1. Introduction

1.1 Background Research
Gliders are aircraft that do not rely on engines unlike other aircraft. There are many different types of gliders. Some gliders have engines to extend their flight duration and others to take off.
Sir George Cayley, 6th Baronet of Brompton (27 December 1773 – 15 December 1857) was a prolific English Engineer and one of the most important people in the history of aeronautics (Wikipedia, 2013). He was known for inventing the glider. They are principally used for the air sports of gliding, hang gliding and paragliding but are also used for recovering spacecraft. Perhaps the simplest and most familiar types are paper gliders and balsa wood gliders. The wings on a glider have to produce enough lift to balance the weight of the glider. The faster the glider goes the more lift the wings make. If the glider flies fast enough the wings will produce enough lift to keep it in the air. But, the wings and the body of the glider also produce drag, and they produce more drag the faster the glider flies. Since there's no engine on a glider to produce thrust, the glider has to generate speed in some other way. Angling the glider downward, trading altitude for speed, allows the glider to fly fast enough to generate the lift needed to support its weight. So How is a glider different from a plane. Firstly, while an airplane's flight time is only limited by its supply of fuel, a glider's flight duration and trajectory depends entirely on the behavior of air currents. Typically, a sailplane starting at an altitude of 3,000 feet can remain aloft for 20 to 25 minutes, assuming that no rising air currents extend its flight. A skillful glider pilot, however, can extend the journey by flying beneath new or mature cumulonimbus clouds, over open fields, over urban areas or along the ridges of mountains and hills. All of these conditions can produce rising currents of air, which improve lift.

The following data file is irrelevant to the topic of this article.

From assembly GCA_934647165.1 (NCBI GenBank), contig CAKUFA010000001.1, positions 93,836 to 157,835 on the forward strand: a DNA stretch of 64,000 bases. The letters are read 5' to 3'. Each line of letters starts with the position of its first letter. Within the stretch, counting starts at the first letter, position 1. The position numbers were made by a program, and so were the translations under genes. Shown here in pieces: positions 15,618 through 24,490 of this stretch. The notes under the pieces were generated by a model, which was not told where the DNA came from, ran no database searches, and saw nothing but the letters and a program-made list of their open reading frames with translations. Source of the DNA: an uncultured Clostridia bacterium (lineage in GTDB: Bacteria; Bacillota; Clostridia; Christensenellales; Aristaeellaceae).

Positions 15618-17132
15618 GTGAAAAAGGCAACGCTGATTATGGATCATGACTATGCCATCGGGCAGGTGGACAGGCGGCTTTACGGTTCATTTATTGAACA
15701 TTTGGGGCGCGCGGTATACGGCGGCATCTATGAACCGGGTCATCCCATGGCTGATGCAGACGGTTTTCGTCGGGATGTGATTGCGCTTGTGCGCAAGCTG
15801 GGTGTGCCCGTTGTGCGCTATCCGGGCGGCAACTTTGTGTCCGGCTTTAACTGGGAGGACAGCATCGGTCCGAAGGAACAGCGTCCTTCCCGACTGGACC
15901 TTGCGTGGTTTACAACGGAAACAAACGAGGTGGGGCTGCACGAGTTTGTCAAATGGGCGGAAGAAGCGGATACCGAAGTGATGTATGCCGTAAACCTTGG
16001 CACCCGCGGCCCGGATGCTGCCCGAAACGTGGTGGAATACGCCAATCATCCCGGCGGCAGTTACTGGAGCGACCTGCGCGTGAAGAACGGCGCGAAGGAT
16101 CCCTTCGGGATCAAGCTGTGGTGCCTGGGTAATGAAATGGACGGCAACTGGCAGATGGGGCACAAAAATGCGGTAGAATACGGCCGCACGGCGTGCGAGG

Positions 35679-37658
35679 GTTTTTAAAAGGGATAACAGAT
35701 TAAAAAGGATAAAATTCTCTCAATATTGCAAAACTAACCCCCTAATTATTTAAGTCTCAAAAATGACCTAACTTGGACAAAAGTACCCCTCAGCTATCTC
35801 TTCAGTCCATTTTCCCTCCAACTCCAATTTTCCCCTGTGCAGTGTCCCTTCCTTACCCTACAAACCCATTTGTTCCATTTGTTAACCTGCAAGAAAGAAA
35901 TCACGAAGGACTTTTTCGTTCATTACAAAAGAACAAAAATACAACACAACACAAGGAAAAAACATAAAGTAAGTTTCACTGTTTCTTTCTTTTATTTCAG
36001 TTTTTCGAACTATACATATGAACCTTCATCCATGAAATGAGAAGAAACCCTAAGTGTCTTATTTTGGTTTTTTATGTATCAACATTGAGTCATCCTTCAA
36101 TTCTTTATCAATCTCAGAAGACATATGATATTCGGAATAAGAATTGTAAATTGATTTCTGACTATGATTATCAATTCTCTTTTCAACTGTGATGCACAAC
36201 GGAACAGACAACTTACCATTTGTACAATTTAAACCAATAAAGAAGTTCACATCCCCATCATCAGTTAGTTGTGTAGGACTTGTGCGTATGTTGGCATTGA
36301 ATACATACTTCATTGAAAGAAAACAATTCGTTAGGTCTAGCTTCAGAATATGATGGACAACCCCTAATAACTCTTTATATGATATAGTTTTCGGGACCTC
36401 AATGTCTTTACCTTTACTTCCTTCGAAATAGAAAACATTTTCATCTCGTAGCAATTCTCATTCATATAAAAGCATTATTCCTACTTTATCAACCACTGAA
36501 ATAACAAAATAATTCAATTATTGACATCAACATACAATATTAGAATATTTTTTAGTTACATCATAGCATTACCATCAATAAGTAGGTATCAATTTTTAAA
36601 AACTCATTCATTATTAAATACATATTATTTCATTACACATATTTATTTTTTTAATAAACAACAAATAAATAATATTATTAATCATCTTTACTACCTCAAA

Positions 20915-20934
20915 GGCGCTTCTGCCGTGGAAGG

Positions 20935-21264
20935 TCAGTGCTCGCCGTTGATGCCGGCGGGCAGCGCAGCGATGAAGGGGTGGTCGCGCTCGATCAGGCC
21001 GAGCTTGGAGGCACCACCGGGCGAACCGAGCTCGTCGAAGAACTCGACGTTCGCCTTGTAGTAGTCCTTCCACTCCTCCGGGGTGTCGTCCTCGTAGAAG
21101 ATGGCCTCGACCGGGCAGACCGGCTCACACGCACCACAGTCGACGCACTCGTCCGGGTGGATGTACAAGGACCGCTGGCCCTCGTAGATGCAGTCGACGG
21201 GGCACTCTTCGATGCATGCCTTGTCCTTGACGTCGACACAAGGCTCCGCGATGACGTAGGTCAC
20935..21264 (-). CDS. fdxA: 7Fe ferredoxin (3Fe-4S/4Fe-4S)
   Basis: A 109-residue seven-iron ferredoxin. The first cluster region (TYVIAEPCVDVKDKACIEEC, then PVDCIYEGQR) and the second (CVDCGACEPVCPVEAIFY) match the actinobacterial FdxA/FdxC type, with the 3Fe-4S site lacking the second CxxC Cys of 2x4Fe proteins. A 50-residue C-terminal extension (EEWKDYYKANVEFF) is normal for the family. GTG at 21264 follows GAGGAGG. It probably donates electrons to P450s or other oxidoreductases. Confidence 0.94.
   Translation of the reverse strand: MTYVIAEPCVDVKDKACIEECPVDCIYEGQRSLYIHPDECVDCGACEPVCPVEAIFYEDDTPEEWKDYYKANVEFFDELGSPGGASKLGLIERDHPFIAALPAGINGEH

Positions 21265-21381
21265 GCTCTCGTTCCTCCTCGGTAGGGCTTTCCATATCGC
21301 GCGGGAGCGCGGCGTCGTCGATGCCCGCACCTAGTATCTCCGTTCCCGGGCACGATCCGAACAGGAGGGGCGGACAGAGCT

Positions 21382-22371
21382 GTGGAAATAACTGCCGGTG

Secondly, the principal difference between an airplane and a glider is its power source. Whereas an airplane has an internal combustion engine that generates the power to propel it forward and to generate lift, a glider has no engine. Instead of an engine, the glider attains an initial velocity, which produces lift, by relying on an external mechanism. In the case of a hang glider, the person operating the glider usually runs along the side of a cliff or a hill. Larger hang gliders and sailplanes rely on a mechanical start. The sailplane may be attached to a tow airplane, which drags it upward into the air. At a given point, the line connecting the two crafts is disconnected. Alternately, an automobile may serve as a towing device until the glider attains lift, much like a person running with a kite. (Danielle and Demand Media, 2013)

1.2 Research Question
      Why does the glider travel further?
      How does launcher affect the speed of the glider?
      In what conditions can the plane fly the furthest?
      When is the best time of the day for the plane to fly the furthest?
      Where is the best location for the plane to fly the furthest?

1.3 Hypothesis

If wing area or shape of plane is changed, the distance of the glider is affected.

1.3.1 Independent variable(s)
      The size of wing area in square centimetres.

1.3.2 Dependent variable
      Distance travelled by aircraft in metres.

1.3.3 Constants
      Type of launcher
      Type of wood used
      Location where the gliders are launched
      Height at which the glider is launched.
      Distance of the stretch of the rubber band
      Type of rubber band used
      Elasticity of rubber band

1 comment:

  1. Hi,
    can you paste all these into another new tab
    Your group is also missing a tab where you generate all possible questions and answers